On December 14th, the Ontario Superior Court of Justice issued a principled judgement on litigation privilege, commenting on both the nature of the evidentiary burden on a party claiming the privilege and the burden on a party seeking disclosure notwithstanding the privilege on the basis that the records would be arguably relevant to the misconduct alleged.
The Court held that the party claiming litigation privilege has either a one or two-step evidentiary burden. Where the court can infer from the circumstances that all documents prepared after litigation is reasonably anticipated were prepared for the dominant purpose of the anticipated litigation, it will do so, meaning that the claimant need only prove that litigation is reasonably anticipated. Where such an inference cannot reasonably be drawn (where there are numerous issues between the parties, only some of which being the subject of reasonably anticipated litigation, for example), the party claiming privilege must prove that litigation is reasonably anticipated and must also prove, on a record-by-record basis, that the records were prepared for the dominant purpose of the anticipated litigation.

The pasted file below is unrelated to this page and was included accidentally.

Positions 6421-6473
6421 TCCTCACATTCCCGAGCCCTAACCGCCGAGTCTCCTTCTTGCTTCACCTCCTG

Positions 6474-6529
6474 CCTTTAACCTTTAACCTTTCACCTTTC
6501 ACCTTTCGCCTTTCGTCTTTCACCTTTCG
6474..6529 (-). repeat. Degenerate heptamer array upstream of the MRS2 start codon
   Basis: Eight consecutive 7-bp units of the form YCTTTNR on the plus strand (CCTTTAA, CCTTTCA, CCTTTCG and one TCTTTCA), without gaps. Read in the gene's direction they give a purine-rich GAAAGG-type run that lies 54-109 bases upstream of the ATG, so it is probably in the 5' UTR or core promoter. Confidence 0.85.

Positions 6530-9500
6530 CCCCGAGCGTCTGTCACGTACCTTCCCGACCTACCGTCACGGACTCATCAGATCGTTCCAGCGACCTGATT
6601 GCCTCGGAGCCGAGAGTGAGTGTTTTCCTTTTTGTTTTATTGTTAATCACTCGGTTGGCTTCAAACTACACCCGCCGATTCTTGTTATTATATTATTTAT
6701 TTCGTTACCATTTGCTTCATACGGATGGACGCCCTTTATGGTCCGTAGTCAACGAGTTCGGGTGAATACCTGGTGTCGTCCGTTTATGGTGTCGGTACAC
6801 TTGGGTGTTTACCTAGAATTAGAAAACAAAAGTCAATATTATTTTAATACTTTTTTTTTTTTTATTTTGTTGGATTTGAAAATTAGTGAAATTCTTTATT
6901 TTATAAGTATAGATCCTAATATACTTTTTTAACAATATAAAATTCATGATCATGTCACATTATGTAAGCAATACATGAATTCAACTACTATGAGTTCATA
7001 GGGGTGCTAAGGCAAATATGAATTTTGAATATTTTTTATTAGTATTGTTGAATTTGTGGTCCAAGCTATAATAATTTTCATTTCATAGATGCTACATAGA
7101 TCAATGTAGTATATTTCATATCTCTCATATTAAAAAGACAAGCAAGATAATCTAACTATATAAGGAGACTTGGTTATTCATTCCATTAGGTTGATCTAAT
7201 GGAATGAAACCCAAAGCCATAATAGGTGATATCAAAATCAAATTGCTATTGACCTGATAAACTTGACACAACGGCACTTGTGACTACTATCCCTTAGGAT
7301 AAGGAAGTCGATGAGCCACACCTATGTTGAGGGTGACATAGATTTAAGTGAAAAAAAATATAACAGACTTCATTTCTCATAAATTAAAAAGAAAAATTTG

On the burden facing a party who seeks disclosure notwithstanding litigation privilege, it held that relevance alone will not overcome the privilege. This case involved a bad faith claim against an insurer. The plaintiff had argued the insurer’s claim file was highly relevant and that the it would be constrained in proving bad faith without it. The Court disagreed, holding that a party seeking records subject to privilege must prove a prima facie case of misconduct first.
I noticed this case after reading a very good and far more detailed entry on Cavanaugh Williams’ blog, an excellent blog on civil litigation and insurance law. Please see its summary here.